A second item for consideration in TV4’s video is corporate social responsibility (CSR), which simply refers to “companies taking responsibility for their impact on society.”[xiii] In recent years, CSR has become an important concern, particularly for companies doing work in the developing world. For example, over several decades, diamonds helped to sustain devastating wars throughout Africa, destroying millions of lives. Conflict diamonds (also known as blood diamonds) were sold in order to fund conflict and war, with profits from the rogue trade in conflict diamonds, worth billions of dollars, utilized by an array of groups to purchase arms several wars in Africa.[xiv]

However, after a global campaign and negotiations involving individuals, NGOs, governments, and private industry, an international certification scheme for diamonds was developed. Specifically, the Kimberley Process Certification Scheme (KPCS), which came into force in 2003, sets out the requirements for controlling diamond production and trade. Countries and companies, such as De Beers, became responsible for certifying that the diamonds they traded were “conflict-free,” and thus not negatively affecting the populations or regions from which they were sourced.[xv] In this context, H&M must develop (or more effectively and transparently enforce) mechanisms to ensure that the cotton it purchases is not tainted with blood.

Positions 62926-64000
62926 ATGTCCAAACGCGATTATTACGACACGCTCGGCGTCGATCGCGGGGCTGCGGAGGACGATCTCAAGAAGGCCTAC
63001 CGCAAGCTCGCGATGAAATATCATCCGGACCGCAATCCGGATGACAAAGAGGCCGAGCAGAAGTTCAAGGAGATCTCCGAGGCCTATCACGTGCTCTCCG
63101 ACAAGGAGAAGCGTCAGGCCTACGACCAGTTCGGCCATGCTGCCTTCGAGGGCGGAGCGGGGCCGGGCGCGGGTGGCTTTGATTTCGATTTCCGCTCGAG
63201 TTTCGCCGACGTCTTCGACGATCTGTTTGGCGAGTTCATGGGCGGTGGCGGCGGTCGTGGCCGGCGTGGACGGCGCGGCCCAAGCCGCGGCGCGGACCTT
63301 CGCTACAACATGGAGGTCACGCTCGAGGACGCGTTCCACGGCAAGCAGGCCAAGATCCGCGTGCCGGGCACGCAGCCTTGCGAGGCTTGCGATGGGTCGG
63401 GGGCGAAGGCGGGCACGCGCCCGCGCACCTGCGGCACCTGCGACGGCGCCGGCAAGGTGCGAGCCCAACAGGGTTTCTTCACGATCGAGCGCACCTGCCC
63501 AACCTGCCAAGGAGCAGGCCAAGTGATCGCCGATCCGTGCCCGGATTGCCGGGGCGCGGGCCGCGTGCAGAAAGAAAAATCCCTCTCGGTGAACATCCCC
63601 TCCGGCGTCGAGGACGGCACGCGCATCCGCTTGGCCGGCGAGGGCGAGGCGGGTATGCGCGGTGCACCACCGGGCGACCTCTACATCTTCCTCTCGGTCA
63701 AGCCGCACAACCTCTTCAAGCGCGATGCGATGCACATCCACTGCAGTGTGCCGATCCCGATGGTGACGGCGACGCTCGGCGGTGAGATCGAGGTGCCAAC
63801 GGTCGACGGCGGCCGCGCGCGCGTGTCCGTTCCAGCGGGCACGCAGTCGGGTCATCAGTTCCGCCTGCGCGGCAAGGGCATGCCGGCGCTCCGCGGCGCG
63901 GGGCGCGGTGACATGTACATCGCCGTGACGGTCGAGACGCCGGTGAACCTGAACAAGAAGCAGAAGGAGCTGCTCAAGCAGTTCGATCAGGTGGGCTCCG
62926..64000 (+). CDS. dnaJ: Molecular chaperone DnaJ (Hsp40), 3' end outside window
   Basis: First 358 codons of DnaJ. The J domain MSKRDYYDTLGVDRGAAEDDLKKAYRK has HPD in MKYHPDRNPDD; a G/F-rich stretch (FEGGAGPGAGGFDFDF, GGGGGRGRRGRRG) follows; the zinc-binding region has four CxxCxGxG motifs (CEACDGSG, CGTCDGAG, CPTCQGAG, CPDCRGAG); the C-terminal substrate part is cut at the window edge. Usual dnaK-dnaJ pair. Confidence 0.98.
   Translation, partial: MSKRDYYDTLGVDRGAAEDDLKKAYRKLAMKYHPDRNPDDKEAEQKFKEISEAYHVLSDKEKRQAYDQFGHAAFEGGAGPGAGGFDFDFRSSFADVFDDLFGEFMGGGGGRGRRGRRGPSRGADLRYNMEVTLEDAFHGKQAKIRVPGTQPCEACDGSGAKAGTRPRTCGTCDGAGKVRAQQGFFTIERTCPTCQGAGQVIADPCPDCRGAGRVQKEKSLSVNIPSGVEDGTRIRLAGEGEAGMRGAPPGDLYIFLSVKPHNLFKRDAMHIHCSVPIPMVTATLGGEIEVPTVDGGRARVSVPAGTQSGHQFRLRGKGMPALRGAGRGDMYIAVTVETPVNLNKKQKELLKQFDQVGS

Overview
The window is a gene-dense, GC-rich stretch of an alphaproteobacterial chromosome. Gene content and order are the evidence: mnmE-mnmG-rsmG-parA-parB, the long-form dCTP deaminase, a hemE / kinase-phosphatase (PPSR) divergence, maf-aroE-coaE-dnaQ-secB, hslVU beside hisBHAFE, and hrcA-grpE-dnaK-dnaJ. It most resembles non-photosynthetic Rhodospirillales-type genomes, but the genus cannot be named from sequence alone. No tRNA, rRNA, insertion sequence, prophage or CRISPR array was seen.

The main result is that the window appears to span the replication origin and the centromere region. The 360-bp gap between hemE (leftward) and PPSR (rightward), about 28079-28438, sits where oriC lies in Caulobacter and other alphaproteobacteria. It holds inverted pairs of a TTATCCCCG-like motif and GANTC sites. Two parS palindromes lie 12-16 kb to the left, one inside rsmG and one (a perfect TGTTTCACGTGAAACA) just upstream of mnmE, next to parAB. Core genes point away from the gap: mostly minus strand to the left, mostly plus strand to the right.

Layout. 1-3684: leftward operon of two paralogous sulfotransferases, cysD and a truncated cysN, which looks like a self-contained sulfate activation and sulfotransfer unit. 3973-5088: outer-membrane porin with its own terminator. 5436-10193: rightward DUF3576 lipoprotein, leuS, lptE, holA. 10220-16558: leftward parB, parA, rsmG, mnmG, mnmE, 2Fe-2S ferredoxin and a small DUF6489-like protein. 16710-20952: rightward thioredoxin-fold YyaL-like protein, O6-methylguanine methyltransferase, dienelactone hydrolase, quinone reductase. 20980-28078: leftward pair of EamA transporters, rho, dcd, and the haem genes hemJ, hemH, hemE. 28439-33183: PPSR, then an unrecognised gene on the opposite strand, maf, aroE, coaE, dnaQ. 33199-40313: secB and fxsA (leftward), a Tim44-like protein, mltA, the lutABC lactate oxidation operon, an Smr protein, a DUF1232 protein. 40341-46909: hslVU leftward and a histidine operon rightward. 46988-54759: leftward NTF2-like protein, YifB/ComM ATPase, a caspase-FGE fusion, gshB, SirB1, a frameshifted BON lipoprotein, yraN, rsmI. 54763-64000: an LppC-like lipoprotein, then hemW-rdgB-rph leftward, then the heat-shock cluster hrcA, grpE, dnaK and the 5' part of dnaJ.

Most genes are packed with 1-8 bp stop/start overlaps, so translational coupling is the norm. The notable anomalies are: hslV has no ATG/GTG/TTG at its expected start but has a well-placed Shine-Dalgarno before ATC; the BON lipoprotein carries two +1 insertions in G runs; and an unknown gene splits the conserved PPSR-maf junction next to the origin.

Useful Reads:

F. Bieri on blood diamonds:





[iv] Handley, G., K. Higgins, B. Sharma, K. Bird, and D. Cammack. 2009. “Poverty and

Poverty Reduction in Sub-Saharan Africa: An Overview of Key Issues.” Overseas

Development Institute. Working Paper 299: 1-82.



[vii]  1


[viii] Kloos, H., D. Haile Mariam, and B. Lindtjorn. 2007. “The AIDS Epidemic in a Low-Income Country: Ethiopia.” Human Ecology Review. 14 (1): 1-17.


[x] 1

2 USGOV. 2011. “Ethiopia: Country Reports on Human Rights Practices for 2011.” United                            States Department of State. Retrieved:

3 UNESCO. 2012. “UNESCO Global Partnership for Girls’ and Women’s Education – One Year                  On.” UNESCO. Retrieved from: